Morrow Mountain State Park

Like Landsford Canal State Park in SC and the NC Zoo, Morrow Mountain is one of those "far" places we put off visiting until we could spend the night in the area. But last week, I was craving a mountain hike, so we packed up and took a long drive.

Morrow Mountain is nestled in a curve along the western edge of the Uhwarrie Forest, separated from the forest by the Yadkin/Pee Dee Rivers. It's in the Piedmont where mountains shouldn't exist. But North Carolina has several "little mountains" as the host of Exploring North Carolina called them. Mountains outside of the mountain range. This is due to the fact that NC is made up of strips of land called terranes. In short, the foothills of the Blue Ridge was once the original edge of North America, but additional land masses collided into that edge, forming the Old North State, as seen here in this USGS image:

When things collide, one or both sides buckle, creating folds. Water eroded much of the land in these folds, but erosion-resistant rock remained in some places, leaving behind peaks such as Pilot, Medoc, and Morrow Mountain. Consequently, elevated views exist in the Piedmont.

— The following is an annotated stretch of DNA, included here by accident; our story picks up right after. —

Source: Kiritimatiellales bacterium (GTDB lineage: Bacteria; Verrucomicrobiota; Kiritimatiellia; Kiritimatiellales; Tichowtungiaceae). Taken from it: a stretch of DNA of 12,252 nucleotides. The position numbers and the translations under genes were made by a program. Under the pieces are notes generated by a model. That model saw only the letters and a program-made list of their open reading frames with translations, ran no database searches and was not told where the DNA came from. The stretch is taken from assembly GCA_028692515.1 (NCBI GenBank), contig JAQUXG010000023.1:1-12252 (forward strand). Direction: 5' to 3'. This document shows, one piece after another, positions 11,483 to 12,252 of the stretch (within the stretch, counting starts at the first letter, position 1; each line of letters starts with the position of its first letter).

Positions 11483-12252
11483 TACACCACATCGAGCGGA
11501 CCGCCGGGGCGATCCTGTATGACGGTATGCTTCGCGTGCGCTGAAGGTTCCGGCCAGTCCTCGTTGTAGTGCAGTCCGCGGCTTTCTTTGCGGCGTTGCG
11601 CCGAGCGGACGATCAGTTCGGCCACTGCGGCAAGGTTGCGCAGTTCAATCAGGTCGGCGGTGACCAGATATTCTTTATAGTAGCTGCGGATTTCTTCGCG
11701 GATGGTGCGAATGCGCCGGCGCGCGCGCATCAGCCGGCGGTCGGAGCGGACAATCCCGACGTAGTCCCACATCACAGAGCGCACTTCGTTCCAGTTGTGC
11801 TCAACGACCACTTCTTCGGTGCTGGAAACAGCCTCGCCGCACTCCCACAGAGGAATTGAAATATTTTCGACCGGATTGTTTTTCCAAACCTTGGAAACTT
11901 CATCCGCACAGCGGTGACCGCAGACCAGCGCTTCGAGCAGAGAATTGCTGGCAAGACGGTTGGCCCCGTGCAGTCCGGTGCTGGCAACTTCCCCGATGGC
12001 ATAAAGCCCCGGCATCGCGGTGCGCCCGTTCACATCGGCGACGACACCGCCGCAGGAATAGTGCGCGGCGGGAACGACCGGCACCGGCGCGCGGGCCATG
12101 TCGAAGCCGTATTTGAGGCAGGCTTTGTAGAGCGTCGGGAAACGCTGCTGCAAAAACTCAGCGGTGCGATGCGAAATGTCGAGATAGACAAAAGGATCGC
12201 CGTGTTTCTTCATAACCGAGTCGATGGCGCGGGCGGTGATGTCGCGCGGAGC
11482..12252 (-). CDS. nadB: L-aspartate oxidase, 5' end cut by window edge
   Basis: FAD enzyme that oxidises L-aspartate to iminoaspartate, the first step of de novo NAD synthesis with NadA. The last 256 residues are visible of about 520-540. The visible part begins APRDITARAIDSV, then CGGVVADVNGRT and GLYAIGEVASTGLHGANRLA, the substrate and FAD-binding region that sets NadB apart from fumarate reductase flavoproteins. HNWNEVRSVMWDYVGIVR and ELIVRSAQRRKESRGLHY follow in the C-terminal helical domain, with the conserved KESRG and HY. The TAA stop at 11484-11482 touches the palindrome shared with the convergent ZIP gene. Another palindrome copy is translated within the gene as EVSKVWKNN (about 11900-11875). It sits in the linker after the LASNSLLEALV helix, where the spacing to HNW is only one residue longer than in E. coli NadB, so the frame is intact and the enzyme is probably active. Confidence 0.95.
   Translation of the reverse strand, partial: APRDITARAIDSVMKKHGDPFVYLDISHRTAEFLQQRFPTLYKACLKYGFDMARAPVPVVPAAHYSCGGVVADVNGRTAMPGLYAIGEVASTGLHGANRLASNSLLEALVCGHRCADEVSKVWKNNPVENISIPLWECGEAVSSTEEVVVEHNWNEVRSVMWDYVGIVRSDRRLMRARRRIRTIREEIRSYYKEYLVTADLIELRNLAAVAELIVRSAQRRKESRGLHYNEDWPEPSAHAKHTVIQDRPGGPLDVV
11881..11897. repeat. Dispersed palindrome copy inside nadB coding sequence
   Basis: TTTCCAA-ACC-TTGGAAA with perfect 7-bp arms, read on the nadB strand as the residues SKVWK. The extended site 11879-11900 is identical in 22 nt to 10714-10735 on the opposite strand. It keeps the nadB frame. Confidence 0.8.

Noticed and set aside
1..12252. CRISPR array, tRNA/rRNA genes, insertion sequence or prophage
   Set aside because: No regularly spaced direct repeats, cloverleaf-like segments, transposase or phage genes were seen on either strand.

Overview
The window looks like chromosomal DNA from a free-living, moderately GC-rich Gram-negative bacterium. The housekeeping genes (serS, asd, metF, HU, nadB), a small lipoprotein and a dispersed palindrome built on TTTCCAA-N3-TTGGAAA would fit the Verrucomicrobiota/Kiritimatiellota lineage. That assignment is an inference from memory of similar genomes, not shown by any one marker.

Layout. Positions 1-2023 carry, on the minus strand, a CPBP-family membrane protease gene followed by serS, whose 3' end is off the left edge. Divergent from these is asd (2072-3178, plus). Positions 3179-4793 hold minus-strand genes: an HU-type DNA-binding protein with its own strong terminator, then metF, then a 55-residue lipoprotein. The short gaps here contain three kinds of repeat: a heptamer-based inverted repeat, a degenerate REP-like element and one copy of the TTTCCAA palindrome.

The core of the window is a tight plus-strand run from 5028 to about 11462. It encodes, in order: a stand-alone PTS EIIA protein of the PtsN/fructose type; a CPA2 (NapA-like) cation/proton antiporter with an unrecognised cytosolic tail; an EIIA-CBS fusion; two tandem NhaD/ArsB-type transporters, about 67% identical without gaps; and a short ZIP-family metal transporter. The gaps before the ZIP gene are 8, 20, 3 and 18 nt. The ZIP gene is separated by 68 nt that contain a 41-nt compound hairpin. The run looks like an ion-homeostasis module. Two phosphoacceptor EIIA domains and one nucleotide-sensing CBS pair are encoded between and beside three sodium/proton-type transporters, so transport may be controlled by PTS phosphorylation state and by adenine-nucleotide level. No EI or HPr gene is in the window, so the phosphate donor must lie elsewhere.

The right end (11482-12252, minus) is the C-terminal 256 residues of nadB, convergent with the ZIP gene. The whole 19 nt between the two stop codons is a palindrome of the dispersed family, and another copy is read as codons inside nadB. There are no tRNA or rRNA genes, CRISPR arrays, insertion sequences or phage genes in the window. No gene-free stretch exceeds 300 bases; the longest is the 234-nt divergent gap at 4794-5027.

That erosion-resistant rock is the second reason Morrow Mountain is special. It has (rather, it is) an abundance of rock, including ryolite, rock with grains so small, they're undetectable to the eye.

Natives such as the Pee Dee tribe hauled the resilient rock down the mountain to other locations where they converted the stone into arrowheads or tools. Evidence of that activity still exist throughout the park. In addition to the presence of an ancient quarry, chips and shards litter the mountain side, including the Mountain Loop Trail near a summit that offers a breathtaking view of Lake Tillery.

Morrow Mountain has fourteen trails, three of which are bridle, though hiking is permitted on each at the time of this writing. The trails range from .6 to 9 miles, and from easy to strenuous. A boat ramp is available for those who would like to boat along the Yadkin. Rowboats and canoes are available for rental, as are cabins. Check the park's website for fees and availability.

As we quickly learned, Morrow Mountain is worth the drive. For more information, go to


kathyinozarks said...

oh wow a bummer Kim

Kimberli said...

Thanks, Kathy. I've known for awhile, but I've been dreading the task.